Thursday, February 23, 2017

Ryokan: the ultimate enlightenment?

Is he enlightened or just lazy?

Without a jot of ambition left
I let my nature flow where it will.
There are ten days of rice in my bag
And, by the hearth, a bundle of firewood.
Who prattles of illusion or nirvana?
Forgetting the equal dusts of name and fortune,
Listening to the night rain on the roof of my hut,
I sit at ease, both legs stretched out.  
                           -- Ryokan --
from  Zen Poetry
edited and translated by Takashi Ikemoto and Lucien Stryk

What I find most intriguing is that he rejects both the spiritual world (illusion and nirvana) and the material world (name and fortune).  Is this the ultimate enlightenment? 

Tuesday, February 21, 2017

A Minute Meditation

No. 65

Reading these grand mountain manuscripts displayed through every vicissitude of heat and cold, calm and storm, upheaving volcanoes and down-grinding glaciers, we see that everything in Nature called destruction must be creation--a change from beauty to beauty.

-- John Muir --

from   John Muir:  In His Own Words

Sunday, February 19, 2017

Favorite Films: 2016

These are the films that I watched and most  enjoyed in 2016 and would like to view again.  The first group are those films I watched for the first time, and probably not for the last time either.  As you can see, there were 20 film which I would like to view again some time, but only four of them were films I had viewed for the first time.  Sixteen of the twenty were films I had already viewed in the past, viewed again in 2016 and would like to watch again some time in the future.

First Viewings:

Symphonies of Beethoven 
a Teaching Company set of 48 lectures on Beethoven's symphonies.  The only downside was that they were too short.  It's on my "must watch again" list.
The Martian   
a very realistic depiction of being marooned on Mars.  

 Love and Friendship  
a marvelous transformation of Jane Austen's novella, _Lady Susan_.  It is the best adaptation of a work by Austen that I have ever seen.  Why they changed the name, I don't know.
Ken Burns: The Dust Bowl  
Ken Burns' usual production, which would be extraordinary for anyone else--a great and moving documentary on a sad period in our history.  

Repeat Viewings:

THX 1138
George Lucas' first film, directed when he paid attention to character and plot and kept the action sequences at the appropriate level--but, as usual, he just had to get a car chase sequence in there.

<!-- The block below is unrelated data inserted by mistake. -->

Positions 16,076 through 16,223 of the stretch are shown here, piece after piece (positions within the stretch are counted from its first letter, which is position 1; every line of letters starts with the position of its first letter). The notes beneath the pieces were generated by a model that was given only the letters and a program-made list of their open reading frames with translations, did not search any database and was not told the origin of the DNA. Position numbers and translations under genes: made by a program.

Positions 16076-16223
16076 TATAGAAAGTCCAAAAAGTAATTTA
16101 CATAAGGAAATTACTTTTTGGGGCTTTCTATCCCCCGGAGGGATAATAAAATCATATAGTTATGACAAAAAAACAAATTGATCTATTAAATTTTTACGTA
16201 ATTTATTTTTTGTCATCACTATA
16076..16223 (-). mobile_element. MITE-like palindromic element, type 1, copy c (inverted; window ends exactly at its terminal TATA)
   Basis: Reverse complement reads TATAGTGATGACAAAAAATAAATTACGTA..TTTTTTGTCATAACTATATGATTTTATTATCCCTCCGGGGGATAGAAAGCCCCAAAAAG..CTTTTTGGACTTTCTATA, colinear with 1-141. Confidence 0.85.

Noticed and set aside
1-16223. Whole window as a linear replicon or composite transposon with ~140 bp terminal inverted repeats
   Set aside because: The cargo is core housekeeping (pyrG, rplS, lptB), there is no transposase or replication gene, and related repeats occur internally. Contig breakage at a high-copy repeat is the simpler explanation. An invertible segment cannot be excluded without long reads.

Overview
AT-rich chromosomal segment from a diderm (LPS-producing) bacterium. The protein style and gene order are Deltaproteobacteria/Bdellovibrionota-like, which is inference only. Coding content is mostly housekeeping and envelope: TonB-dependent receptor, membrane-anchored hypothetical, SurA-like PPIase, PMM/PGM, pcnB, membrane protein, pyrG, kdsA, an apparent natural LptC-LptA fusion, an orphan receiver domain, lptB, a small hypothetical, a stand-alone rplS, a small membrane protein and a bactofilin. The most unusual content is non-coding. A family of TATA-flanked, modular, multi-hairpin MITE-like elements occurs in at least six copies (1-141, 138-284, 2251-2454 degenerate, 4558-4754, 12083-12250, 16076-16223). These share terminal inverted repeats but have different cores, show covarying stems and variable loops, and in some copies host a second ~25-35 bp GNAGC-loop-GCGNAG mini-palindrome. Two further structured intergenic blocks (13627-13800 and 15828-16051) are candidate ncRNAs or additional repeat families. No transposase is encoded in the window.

Museum Hours
a great film, simple plot and two main characters.  The sights and scenes of Vienna are matched by the dialogue and paintings in the Kunsthistorisches Museum.  This is a link to my post on this film.

Man from Earth
one of my favorite SF films--John Oldman tells his friends that he's over 10,000 years old.  What follows is their attempt to determine if he is lying or deceiving them.  They of course rule out the possibility that he's telling the truth.  This is a link to my post on this film:

The Name of the Rose
a limited but excellent adaptation of Umberto Eco's great novel of the same name--a mystery set in an isolated monastery in Italy?  moody and dark, an interesting mix of religion and politics, and religious politics. 

Witness for the Prosecution
my all-time favorite  courtroom drama film: strangely, I liked the film better than the Christie story it was based on.

The Qatsi Trilogy
all photography, with no dialogue or plot; the  sound track of music composed by Philip Glass is an integral part of the overall effect.  Must be seen and heard to be appreciated.

pure graphics, no computer cgi, time lapse photography is the only special effect: -a contrast between wilderness and urban settings--the viewer decides

again, pure graphics, no computer cgi, time lapse photography is the only special effect:  the contrast is between the developing parts of the Southern Hemisphere and the still undeveloped parts

--Life as War is a rough translation of the title.  Released some 14 years after the first two--the technology wasn't available at the time.  This is almost all digitized photography. 

Brideshead Revisited
an excellent adaptation of Evelyn Waugh's novel.  Seeing this on PBS Masterpiece Theatre got me to go and read the novel.

Wages of Fear
one of the most tense and nerve racking films I've ever watched.

Tinker Tailor Soldier Spy
Smiley's People
two great BBC adaptations of the Smiley novels by John le Carre'
Alec Guinness is in top form here

The Big Sleep (Bogart and Bacall)

It's Bogart and Bacall in a film adaptation of a novel by Raymond Chandler.  What else need I say?.

If you're in the mood for a film and don't have anything particular in mind, try one of these, and let me know what you thought.  They are all great films and well worth the time spent.

Thursday, February 16, 2017

Jack London: The Scarlet Plague

Jack London:   The Scarlet Plague

Edgar Allan Poe published a short work titled "The Masque of the Red Death" (aka "The Mask of the Red Death) in 1842 about a virulent plague that caused instant bleeding from the pores and immediate death.  In 1912, some 70 years later, Jack London published a novella, The Scarlet Death in which he depicted a plague that caused a bright reddening of the skin and almost instantaneous death.  Did London borrow the idea from Poe?  I don't know as I've never read anything that suggests such a possibility.  Aside from the symptoms and the high mortality rate, the two tales are very different in time and place.  Poe's tale takes place in Renaissance Italy (or so I guess) while London's is set in the San Francisco Bay area in 2013.